Other courts have recognized that when criteria other than union membership or activity are used as the basis for an employer's discrimination, the exceptional rule of Radio Officers' does not apply since the kind of discrimination which impelled the rule is absent. 'It is then up to the Board,' the court wrote, 'to predicate a conclusion of unlawful intent upon more specific evidence; a showing of the discriminatory treatment plus its natural and foreseeable consequences will not suffice.' Pittsburgh-Des Moines Steel Co. v. NLRB, 284 F.2d 74, 83 (9th Cir. 1960). Cf. Melville Confections, Inc. v. NLRB, 327 F.2d 689 (7th Cir.), cert. denied, 377 U.S. 933, 84 S.Ct. 1337, 12 L.Ed.2d 297 (1964)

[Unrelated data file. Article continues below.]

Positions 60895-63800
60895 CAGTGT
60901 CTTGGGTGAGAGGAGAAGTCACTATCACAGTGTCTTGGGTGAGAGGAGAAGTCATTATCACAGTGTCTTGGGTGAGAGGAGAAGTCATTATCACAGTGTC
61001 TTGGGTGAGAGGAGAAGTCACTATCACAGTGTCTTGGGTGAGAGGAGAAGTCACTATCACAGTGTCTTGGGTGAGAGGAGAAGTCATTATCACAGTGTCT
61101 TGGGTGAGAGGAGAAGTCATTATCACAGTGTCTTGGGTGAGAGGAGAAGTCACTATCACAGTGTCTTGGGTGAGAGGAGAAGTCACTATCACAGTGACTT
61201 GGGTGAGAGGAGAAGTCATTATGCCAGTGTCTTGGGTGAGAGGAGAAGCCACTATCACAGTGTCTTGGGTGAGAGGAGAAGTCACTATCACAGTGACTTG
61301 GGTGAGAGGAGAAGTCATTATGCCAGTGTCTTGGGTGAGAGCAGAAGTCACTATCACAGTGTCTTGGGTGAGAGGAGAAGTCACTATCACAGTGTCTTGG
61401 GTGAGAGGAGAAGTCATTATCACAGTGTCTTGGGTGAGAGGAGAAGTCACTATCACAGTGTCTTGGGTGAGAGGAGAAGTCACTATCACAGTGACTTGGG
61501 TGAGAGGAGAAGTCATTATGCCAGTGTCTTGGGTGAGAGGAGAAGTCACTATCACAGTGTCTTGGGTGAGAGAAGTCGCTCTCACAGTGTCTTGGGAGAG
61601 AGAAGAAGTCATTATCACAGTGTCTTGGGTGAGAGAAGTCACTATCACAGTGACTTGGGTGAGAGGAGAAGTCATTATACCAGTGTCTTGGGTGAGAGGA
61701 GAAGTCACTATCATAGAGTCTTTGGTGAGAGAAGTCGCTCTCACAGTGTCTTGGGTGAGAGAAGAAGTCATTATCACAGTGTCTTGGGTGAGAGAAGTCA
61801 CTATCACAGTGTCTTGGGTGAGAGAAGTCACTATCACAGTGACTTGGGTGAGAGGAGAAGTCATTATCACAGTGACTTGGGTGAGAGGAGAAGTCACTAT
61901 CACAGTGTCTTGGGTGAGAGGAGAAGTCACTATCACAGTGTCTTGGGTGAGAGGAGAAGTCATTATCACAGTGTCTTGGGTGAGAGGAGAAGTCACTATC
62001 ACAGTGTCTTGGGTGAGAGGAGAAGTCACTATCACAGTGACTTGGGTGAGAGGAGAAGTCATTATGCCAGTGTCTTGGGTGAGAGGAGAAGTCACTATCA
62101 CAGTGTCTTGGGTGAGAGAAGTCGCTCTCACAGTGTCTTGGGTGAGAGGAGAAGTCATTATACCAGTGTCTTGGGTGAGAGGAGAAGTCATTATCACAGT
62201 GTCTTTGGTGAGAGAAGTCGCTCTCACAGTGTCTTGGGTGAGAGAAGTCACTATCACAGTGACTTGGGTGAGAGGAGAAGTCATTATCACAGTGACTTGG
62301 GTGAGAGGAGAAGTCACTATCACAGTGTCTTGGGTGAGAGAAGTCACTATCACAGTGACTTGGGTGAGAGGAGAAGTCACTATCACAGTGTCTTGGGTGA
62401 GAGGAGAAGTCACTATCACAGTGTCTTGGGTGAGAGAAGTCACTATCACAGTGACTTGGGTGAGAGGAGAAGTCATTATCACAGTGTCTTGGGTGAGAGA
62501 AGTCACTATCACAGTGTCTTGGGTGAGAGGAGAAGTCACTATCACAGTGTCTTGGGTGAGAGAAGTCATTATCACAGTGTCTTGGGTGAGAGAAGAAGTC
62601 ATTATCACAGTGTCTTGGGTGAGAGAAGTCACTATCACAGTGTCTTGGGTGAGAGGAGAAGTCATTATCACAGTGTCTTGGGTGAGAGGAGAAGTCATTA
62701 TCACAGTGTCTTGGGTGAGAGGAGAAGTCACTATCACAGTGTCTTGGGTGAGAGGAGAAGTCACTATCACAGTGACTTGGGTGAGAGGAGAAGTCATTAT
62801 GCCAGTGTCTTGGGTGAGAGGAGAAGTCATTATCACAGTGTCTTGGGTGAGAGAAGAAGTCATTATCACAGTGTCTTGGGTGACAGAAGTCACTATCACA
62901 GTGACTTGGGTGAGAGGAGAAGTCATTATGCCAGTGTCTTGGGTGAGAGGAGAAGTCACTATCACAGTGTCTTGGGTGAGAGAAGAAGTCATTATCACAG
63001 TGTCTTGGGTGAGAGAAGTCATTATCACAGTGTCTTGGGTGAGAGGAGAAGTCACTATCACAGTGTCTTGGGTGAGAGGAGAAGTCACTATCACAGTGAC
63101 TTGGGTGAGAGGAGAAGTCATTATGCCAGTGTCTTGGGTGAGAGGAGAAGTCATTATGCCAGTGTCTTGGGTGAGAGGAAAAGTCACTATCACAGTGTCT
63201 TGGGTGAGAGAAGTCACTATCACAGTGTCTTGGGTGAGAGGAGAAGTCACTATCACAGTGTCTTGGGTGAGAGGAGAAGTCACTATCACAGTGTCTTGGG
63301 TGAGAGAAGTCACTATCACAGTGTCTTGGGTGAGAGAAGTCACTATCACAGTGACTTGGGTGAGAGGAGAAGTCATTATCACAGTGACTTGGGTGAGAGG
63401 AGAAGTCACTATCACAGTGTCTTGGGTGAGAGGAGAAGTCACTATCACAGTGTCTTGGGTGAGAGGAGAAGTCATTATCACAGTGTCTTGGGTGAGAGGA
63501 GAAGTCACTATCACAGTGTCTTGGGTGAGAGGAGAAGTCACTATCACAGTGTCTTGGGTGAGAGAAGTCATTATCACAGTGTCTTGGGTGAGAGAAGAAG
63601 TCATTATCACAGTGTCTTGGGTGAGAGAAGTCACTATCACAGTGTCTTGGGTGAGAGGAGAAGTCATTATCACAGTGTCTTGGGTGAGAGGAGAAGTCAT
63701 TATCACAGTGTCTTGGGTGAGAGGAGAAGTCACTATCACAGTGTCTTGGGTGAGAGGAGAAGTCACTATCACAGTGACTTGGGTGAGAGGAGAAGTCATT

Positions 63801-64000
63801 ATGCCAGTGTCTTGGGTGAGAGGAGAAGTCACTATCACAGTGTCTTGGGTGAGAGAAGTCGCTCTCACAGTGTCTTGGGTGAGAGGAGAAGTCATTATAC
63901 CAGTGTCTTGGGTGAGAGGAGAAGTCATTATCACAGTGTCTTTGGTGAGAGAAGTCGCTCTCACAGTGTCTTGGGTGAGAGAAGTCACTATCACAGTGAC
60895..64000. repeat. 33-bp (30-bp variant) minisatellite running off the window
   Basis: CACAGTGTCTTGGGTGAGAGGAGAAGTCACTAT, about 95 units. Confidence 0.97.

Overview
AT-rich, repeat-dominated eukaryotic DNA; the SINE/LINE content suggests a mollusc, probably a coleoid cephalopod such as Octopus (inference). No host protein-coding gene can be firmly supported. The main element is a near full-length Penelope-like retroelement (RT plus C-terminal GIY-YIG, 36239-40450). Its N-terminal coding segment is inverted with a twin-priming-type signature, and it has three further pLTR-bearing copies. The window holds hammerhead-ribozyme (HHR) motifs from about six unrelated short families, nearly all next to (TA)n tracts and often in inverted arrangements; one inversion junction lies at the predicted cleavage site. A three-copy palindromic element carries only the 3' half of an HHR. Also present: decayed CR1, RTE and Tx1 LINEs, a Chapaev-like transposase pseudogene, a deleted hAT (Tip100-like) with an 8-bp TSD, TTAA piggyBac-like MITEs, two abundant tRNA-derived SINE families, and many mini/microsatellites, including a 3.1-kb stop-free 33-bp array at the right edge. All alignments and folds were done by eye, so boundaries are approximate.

Radio Officers' involved three instances of inherently discriminatory conduct-- an employee demoted in seniority at the behest of his union because of delinquency in dues payments; an employee refused work clearance by his union for violating its rules; and an employee denied wage and vacation payments because he did not belong to a union